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Premediation and other topics

First, apologies to the commenters, as in changing this material over to a blog format I lost your comments.

Yesterday my grad students and I read an article by Valerie Traub, called "Mapping the Global Body." It uses visual rhetoric and analysis to construct broad and trenchant observations about culture in ways that I really admire. The central claim is that the spatialization strategies that are used in maps cast humans in marginal illustrations as parts of geography. These humans are represented as heterosexual pairs of reproductive age, rather than (as earlier) in groups of various kinds. Geographic space is therefore inhabited by heterosexual couples that share ethnic characteristics (displayed in costume and personal "habit"). So she claims that intra-tribal heterosexuality is the cornerstone of the invention of race and its assignment to both geography and custom or habit (ethnography). It's good stuff.

I'm still working my head around the cognitive allegory questions (see previous entry for more on this topic). I re-read the abstract for the Aesop paper yesterday as part of work with my graduate students on how to propose, write, and present a conference paper. It does characterize the fable animals as strictly allegorical, while animals in real life are resources within a vigorously anti-allegorical emergent capitalism (and science); the illustrations hover between. So there's some play there to be had.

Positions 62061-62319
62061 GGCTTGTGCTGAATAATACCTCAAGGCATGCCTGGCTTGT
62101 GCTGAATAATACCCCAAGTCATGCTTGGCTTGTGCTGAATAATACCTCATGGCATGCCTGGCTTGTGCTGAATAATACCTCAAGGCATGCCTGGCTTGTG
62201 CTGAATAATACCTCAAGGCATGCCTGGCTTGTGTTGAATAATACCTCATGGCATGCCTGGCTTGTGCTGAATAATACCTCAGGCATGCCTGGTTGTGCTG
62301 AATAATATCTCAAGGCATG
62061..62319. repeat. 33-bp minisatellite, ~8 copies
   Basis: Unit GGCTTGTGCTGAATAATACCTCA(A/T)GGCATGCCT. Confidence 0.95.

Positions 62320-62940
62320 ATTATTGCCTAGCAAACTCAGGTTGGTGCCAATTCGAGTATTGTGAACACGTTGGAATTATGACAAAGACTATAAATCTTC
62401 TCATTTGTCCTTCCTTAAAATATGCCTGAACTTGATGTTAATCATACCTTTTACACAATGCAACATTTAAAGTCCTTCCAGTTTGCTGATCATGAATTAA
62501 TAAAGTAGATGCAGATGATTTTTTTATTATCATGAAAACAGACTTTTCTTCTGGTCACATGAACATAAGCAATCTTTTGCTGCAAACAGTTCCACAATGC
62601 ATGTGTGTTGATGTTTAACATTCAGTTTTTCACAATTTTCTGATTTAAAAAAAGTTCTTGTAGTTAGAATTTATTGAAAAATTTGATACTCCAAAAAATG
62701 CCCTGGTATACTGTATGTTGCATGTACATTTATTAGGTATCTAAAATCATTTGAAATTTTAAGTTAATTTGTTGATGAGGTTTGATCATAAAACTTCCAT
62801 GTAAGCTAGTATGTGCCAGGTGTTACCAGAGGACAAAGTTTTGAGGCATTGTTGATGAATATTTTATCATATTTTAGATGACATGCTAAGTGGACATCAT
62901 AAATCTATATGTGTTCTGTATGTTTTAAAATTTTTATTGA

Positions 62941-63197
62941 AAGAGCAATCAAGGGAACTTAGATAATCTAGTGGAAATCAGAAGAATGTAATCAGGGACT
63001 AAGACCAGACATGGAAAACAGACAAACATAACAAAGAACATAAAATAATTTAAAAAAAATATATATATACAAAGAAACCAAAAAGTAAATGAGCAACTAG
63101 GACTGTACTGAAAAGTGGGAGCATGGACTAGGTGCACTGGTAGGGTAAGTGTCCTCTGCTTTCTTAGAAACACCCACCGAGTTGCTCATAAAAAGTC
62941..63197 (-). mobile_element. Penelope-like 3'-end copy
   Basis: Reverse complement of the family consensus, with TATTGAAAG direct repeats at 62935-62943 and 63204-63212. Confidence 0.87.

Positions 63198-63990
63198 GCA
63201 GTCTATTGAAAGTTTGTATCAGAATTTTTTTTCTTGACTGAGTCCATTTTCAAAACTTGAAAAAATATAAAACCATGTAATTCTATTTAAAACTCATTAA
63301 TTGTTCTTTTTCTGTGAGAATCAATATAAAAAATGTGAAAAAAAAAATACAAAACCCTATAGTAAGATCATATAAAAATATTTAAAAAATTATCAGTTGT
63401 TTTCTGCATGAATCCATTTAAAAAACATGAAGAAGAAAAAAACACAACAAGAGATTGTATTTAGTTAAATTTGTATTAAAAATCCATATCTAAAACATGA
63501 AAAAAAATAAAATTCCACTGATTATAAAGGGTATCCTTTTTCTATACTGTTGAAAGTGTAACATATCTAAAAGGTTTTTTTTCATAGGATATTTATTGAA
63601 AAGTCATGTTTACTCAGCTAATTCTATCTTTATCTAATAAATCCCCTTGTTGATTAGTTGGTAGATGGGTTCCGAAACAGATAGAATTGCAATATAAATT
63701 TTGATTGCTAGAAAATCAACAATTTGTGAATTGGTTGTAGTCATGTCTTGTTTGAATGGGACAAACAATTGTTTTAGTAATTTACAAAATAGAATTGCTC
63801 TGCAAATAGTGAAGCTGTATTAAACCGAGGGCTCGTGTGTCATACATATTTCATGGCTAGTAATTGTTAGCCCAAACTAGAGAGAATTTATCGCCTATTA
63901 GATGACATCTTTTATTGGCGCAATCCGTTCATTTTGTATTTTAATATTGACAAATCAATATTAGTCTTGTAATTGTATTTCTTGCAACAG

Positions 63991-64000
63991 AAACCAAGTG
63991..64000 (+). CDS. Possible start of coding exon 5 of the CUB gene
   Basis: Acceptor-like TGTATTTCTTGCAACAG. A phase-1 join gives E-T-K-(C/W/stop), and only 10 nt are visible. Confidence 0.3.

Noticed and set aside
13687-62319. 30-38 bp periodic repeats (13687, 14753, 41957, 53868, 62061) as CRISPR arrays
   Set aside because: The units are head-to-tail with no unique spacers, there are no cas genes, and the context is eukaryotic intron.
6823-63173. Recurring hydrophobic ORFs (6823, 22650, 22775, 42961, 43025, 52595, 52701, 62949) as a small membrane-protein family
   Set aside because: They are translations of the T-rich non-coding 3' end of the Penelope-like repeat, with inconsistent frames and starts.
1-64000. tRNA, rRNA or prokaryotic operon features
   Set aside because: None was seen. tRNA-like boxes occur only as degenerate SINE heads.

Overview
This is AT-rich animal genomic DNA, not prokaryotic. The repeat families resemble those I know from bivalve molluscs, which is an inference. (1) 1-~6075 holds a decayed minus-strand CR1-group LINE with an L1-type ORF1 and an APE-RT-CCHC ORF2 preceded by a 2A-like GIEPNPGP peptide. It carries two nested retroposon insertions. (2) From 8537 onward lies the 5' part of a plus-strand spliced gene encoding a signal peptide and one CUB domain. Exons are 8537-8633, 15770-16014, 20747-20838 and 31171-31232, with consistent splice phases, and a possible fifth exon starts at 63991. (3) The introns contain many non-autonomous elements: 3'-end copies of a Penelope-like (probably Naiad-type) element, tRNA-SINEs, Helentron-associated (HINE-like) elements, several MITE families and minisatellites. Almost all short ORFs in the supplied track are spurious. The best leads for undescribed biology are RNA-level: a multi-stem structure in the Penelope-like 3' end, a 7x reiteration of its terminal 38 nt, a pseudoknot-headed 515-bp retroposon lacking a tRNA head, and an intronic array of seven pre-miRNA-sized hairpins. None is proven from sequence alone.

Today I will also be reading Julia Munro's phd dissertation, which is about photography in the earliest period of its use (1839-1851). It's super material and is to be examined on Thursday. The dissertation is rich in documentary evidence drawn from periodicals, and in analysis of the strange and wonderful things that people thought about photography. It also develops Richard Grusin's idea of premediation -- he says that the way people receive media forms at their inception conditions the way that people view them in later years, whatever the technological changes are (this isn't so hard to predict), and further, that people use media forms to actually imagine the future, and how it will be remembered (e.g., we imagine the future in the form of photograph albums, or videos). He developed this notion to describe how the media's presentation of the lead-up to the Iraq war shaped how it was actually played out. He says that our use of media forms (modes) as a way to see the world is a way of controlling apprehension about the future (similar to how we use narrative: if there's an effect, there must be a cause, which we learn from narrative, however much philosophy pretends we learn it from there). I can see how that works in relation to the Iraq war: if media staged the potential for war as a series of spectacles (to rival the destruction of the twin towers), then proceed it would as a series of spectacles. But Julia is the first person to describe a historical instance of this phenomenon, so the thesis is theoretically and conceptually interesting, not just full of useful information and cultural analysis. I think it's all quite exciting.

Then I will go to the first Research Discussion Group of the year. My phd student Diane Jakacki and my colleague Tristanne Connelly are going to talk to us about their research. Grad House, 4:30. Be there, or be square.

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